Personal Finance

What You Need to Know About Flood Insurance

I live in an area that was hit hard by Hurricane Irene. Although I lost power for a few days, that was nothing compared to the devastation experienced by others in my neighborhood due to the local river overflowing its banks. After the initial rise due to the direct rains from Hurricane Irene, the river receded, only to crest even higher two days later due to runoff and swollen tributaries. Residents were given only a few hours' notice to evacuate. Personal property placed outside to dry in the warm, sunny weather following the storm was swept away by the rapidly rising river. In the aftermath, I saw truckload upon truckload of ruined washing machines, dryers, refrigerators and hot water heaters hauled away. Moldy furniture lined the curbs, waiting for the trash pickup. Buildings were declared uninhabitable due to the damage. Thinking of the emotional and financial toll, I wondered how many of those affected were covered by flood insurance - my hunch is that very few were.

Although I live in a town along a river that is known to flood, many of those affected had never experienced flooding of this magnitude before, and I know that is the case in many of the areas affected by Hurricane Irene. In fact, according to FEMA, the Federal Emergency Management Agency, one-third of federal disaster assistance provided for flooding occurs in locations OUTSIDE of areas considered high risk for flooding.

Most homeowner's insurance policies do not cover damage from floods. However, flood insurance is available in more than 20,000 communities through the National Flood Insurance Program, or NFIP. Several policy types are offered, including homeowners, renters, condo owners, as well as commercial structure coverage. Premiums are relatively affordable; according to the FEMA website, homeowners in a moderate-to-low risk area can obtain building and contents coverage starting as low as $129 per year (although premiums can go much higher).

The following is a list of things you should know before purchasing federal flood insurance.

Premiums

Flood insurance premiums are based on a number of factors, including:

  • Property location
  • Year of building construction
  • Number of floors
  • Location of contents (coverage for basement contents is limited - see below)
  • Deductible and coverage choices
  • Type of coverage (homeowners, renters, etc.)

Homeowners located in a moderate-to-low risk area are eligible for coverage at a preferred rate.

Coverage can be purchased through private insurance companies and agents, and is backed by the federal government. Premiums should be the same no matter what company you purchase the coverage through. Note that depending on where your home is located, your mortgage company can require that you purchase a certain amount of flood insurance coverage as a condition of your mortgage. In addition, property owners who receive federal disaster assistance may be required to purchase flood insurance coverage under the National Flood Insurance Reform Act of 1994.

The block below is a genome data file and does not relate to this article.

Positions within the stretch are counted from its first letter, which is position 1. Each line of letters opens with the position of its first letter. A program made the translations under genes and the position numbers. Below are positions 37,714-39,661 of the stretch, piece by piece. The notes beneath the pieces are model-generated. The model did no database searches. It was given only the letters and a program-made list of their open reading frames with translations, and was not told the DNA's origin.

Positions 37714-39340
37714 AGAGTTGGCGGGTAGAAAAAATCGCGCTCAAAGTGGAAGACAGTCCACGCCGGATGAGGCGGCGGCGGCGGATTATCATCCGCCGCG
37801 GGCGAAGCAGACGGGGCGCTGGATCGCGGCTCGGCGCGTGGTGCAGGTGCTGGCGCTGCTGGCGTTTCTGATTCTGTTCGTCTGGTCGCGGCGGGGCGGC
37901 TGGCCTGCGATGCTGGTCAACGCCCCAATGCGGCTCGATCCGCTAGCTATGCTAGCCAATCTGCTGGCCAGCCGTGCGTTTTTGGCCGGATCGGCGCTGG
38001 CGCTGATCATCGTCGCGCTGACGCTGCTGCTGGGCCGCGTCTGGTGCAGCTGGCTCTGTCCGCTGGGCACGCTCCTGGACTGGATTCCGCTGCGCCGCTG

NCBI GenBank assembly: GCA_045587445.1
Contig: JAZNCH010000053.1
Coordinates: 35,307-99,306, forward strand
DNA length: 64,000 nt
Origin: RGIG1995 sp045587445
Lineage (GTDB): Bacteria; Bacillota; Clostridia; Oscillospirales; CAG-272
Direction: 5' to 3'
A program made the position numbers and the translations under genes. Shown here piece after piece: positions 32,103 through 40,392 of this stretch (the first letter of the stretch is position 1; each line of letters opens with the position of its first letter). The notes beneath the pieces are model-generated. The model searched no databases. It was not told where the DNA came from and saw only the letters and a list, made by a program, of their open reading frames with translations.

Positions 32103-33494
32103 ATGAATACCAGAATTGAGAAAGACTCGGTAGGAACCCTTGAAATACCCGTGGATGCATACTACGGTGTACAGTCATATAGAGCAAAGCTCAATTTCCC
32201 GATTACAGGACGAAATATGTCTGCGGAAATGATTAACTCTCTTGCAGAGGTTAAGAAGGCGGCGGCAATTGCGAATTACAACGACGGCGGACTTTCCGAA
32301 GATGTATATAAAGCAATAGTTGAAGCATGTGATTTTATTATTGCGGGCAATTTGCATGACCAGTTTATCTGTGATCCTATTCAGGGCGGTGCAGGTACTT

Coverage

There is typically a 30-day waiting period after your premium payment before coverage begins (there are a few minor exceptions). Even if you have experienced a flood previously, you can still purchase federal flood insurance. The insurance covers direct physical loss caused by a flood, defined as an excess amount of water on land that is normally dry (which sounds simple, but see FEMA's website for the full definition). The maximum amount of Building coverage available is $250,000; Personal Property (Contents) insurance, which is purchased separately, has a maximum of $100,000. Most coverage is based on Actual Cash Value, defined as the Replacement Cost Value of an item at the time of loss minus depreciation.

It's important to understand what is not covered by flood insurance (no matter what type of policy or coverage you have):

  • Property and belongings outside of a building, such as landscaping, septic systems, and swimming pools.
  • Currency and valuable papers (such as stock certificates).
  • Living expenses for temporary housing.
  • Financial losses due to business interruption.
  • Most vehicles.
  • Most personal property stored in areas below the lowest elevated floor (i.e. basements, crawlspaces, and walkout basements). However, central air conditioners, water heaters, furnaces, heat pumps, sump pumps, and solar energy equipment functioning (not just stored) in such spaces are covered under Building Property coverage, and washers/dryers, freezers (but not refrigerators), and portable window air conditioners functioning in such areas are covered under Personal Property coverage.

Most NFIP policies also include coverage for up to $30,000 to bring a home declared "substantially damaged" or "repetitively damaged" by flood up to current community standards either by elevating, demolishing, or relocating the home. However, the $30,000 is combined with the amount of your building damage claim to reach the maximum limit of $250,000 for Building Property coverage.

This is just a brief summary of the federal flood insurance program. Note that the NFIP is set to expire as of September 30th, and is awaiting legislation extending the program. For more information, contact your own insurance advisor or visit www.floodsmart.gov or www.fema.gov . For a relatively small premium, you may be able to supplement your homeowner's insurance with some powerful protection.

FPA member Leslie T. Beck, CFP®, MBA, is a founding member of Compass Wealth Management LLC in Maplewood N.J.

The views and opinions expressed herein are the views and opinions of the author and do not necessarily reflect those of Nasdaq, Inc.

Copyright © 2010 FPA All Rights Reserved


The views and opinions expressed herein are the views and opinions of the author and do not necessarily reflect those of Nasdaq, Inc.

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